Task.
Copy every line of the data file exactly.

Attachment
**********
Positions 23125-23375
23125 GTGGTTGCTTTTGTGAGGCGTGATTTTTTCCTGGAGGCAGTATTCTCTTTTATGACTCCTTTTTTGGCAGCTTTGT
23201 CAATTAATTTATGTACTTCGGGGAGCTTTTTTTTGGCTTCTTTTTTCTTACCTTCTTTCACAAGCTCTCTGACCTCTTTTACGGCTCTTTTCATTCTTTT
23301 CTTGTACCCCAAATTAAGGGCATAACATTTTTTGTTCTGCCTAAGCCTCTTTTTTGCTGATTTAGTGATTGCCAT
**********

Positions 23125-23375
23125 GTGGTTGCTTTTGTGAGGCGTGATTTTTTCCTGGAGGCAGTATTCTCTTTTATGACTCCTTTTTTGGCAGCTTTGT
23201 CAATTAATTTATGTACTTCGGGGAGCTTTTTTTTGGCTTCTTTTTTCTTACCTTCTTTCACAAGCTCTCTGACCTCTTTTACGGCTCTTTTCATTCTTTT
23301 CTTGTACCCCAAATTAAGGGCATAACATTTTTTGTTCTGCCTAAGCCTCTTTTTTGCTGATTTAGTGATTGCCAT